Psychology, and sensible evolved repulsion from waste. MinuteEarth made a video about this, which you should watch (it’s only 2:53), but I’ll quote a key part: “we can trick ourselves out of our irrational disgust by doing irrational things like letting recycled water sit in tank for a while before we drink it.” Do see the full video for context.

  • HobbitFoot @thelemmy.club
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    27 days ago

    The river dilutes enough of the sewage that people don’t think about it. There are also usually laws on minimum distance between sewage outlets and water inlets.

    In contrast, reclaimed water isn’t diluting treated water, it is the treated water, generally without the plausible deniability in saying that nature helped clean it.

    • Successful_Try543@feddit.de
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      27 days ago

      Usually the water that will become tap water is also not pumped directly from the river but is bank filtrate from nearby underground.

  • HeyThisIsntTheYMCA@lemmy.world
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    27 days ago

    I honestly think because they haven’t been to the treatment plant and tasted the water straight out of it. It’s better than out of the tap.

    • Admiral Patrick@dubvee.orgOP
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      27 days ago

      Funny you mention that.

      Our city’s treatment plant was a frequent field trip destination. I think I went 3 times (two different class trips, and once again with my engineering club). All 3 times, the plant manager gave the tour and concluded it by drinking a glass of water out of the output pipe to show how clean the water was that they were putting back into the river. (Supposedly, anyway).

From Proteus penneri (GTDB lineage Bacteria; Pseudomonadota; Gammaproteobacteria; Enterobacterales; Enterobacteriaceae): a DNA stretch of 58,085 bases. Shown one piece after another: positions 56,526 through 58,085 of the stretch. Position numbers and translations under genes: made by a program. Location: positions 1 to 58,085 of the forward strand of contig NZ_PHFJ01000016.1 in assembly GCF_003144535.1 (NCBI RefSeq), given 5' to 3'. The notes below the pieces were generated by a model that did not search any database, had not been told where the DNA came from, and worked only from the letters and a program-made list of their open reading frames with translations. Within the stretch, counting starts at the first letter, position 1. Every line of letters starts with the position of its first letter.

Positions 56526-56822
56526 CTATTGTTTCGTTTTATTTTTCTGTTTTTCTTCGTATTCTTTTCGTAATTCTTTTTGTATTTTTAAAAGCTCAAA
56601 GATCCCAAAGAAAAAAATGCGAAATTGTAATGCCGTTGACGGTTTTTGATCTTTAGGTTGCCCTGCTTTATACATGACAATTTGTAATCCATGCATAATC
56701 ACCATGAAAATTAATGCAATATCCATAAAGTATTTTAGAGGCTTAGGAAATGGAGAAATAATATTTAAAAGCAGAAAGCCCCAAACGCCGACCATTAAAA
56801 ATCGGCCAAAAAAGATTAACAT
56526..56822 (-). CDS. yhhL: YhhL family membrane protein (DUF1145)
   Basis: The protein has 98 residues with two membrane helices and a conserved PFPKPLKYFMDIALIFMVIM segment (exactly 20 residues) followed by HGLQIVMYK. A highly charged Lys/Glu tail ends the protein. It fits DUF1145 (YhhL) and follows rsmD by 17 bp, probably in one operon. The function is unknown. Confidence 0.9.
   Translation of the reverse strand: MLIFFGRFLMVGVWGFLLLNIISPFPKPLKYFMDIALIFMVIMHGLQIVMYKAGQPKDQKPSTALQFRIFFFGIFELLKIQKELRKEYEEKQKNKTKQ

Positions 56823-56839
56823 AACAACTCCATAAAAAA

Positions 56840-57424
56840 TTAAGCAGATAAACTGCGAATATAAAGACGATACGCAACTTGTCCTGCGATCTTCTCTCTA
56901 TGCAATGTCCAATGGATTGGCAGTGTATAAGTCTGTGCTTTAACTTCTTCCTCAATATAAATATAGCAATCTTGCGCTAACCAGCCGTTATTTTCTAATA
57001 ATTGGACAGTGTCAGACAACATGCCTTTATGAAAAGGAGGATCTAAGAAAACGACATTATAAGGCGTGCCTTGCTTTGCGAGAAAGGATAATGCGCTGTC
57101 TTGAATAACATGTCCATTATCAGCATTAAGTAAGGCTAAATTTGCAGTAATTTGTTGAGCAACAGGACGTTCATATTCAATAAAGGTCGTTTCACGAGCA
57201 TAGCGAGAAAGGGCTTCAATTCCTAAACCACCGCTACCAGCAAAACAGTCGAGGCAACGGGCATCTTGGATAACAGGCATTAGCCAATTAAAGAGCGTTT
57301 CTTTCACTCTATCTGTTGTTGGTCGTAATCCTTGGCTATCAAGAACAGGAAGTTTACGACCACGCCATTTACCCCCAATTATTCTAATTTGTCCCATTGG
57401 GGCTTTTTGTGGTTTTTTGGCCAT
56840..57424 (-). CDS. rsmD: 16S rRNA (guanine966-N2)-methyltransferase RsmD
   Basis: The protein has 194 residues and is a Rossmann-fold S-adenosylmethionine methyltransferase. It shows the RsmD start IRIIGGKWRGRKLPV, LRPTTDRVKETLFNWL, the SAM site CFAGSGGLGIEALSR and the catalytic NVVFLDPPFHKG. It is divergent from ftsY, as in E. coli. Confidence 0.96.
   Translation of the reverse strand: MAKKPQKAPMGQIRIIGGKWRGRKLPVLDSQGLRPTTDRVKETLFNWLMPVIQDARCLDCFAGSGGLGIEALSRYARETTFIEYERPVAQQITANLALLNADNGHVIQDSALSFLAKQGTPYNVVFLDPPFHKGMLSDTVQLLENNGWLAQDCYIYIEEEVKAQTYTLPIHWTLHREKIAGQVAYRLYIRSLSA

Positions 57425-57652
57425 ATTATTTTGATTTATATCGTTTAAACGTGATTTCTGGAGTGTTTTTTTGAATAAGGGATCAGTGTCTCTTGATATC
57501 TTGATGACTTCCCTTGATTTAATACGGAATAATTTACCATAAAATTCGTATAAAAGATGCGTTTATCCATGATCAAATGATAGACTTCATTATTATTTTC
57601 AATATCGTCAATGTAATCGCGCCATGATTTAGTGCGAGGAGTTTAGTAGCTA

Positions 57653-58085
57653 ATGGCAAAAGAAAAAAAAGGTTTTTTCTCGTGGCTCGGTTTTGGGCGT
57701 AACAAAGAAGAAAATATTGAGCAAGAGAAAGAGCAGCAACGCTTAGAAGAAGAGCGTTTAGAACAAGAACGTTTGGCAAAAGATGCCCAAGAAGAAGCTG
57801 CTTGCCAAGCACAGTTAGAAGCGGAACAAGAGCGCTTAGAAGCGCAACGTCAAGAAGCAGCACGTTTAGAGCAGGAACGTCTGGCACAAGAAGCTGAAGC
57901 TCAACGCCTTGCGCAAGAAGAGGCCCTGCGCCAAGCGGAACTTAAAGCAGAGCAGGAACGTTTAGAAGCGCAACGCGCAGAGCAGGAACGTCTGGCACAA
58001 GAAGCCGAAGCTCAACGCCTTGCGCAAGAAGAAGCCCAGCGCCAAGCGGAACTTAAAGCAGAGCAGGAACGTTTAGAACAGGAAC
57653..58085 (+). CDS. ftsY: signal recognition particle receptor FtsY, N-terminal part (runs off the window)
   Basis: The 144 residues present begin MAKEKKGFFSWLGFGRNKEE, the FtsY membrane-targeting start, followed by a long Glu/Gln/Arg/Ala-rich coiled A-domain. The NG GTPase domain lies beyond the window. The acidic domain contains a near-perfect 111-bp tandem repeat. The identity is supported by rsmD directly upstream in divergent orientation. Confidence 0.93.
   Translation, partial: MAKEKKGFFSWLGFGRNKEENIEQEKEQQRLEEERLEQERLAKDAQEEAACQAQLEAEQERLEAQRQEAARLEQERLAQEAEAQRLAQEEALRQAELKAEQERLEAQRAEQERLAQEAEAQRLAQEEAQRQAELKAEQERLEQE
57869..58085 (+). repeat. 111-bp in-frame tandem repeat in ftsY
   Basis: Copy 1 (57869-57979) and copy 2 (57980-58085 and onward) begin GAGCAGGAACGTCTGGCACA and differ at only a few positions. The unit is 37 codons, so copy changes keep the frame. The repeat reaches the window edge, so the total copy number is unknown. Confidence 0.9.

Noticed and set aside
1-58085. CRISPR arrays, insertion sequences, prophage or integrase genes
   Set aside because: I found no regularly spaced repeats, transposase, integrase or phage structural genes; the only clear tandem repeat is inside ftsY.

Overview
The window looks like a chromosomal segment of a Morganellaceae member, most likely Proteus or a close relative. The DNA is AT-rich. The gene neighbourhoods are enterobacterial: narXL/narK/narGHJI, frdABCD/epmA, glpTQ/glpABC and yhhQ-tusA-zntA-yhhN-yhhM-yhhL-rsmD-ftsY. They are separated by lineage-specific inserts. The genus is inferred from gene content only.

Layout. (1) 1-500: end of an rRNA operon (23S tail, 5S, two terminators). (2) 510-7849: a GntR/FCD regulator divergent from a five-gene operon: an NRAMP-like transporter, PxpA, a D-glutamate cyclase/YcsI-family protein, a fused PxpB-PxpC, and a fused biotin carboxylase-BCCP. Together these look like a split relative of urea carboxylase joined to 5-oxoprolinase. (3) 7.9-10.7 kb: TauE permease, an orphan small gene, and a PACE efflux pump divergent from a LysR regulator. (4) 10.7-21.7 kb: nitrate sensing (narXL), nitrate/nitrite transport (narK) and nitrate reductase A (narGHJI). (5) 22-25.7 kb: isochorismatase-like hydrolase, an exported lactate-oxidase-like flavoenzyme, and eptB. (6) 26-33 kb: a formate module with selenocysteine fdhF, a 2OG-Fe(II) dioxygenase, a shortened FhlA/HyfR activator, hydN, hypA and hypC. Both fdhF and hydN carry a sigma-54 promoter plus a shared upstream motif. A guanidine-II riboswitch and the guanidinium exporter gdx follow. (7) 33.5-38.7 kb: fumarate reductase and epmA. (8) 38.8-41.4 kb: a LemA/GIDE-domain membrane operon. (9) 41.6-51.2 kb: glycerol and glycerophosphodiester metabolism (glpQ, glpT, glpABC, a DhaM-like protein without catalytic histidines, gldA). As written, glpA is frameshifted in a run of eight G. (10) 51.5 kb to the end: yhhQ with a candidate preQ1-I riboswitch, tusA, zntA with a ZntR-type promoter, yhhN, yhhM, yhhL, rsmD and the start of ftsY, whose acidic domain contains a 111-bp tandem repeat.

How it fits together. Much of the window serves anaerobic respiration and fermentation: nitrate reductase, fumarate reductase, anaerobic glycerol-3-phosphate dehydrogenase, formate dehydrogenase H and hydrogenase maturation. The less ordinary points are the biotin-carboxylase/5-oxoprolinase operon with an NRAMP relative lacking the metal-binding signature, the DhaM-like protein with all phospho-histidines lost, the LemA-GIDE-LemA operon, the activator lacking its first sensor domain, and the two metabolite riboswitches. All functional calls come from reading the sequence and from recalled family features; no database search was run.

As proud as he was for what they did there and of the standards they had, I’m going to give him the benefit of doubt that it was the actual effluent from the plant he was drinking. He always seemed fine and never hesitated to down a glass of it.

      So yeah, like you said, people probably haven’t been exposed to that to know how clean the water that comes out of treatment plants usually is.

      • HeyThisIsntTheYMCA@lemmy.world
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        27 days ago

        The dude who used to run the local plant (since retired and moved away, we’ve lost touch) was a friend. He’d bring the church youth group out for tours and I helped run the group, so I tagged along because hey, small town it’s something to do. I mean the local spring is better, but are we really comparing filet mignon and cube steak?

  • tunetardis
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    27 days ago

    I watched a documentary on this awhile back. The municipality asked the public if it would be enough for them to dump treated water into a lake and then draw from that lake? And then someone with expertise in the matter commented that this would necessitate another treatment phase, since any wild animal could take a dump in the lake. So he seemed to think closing the loop made the most sense from a practical standpoint.

  • AA5B@lemmy.world
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    27 days ago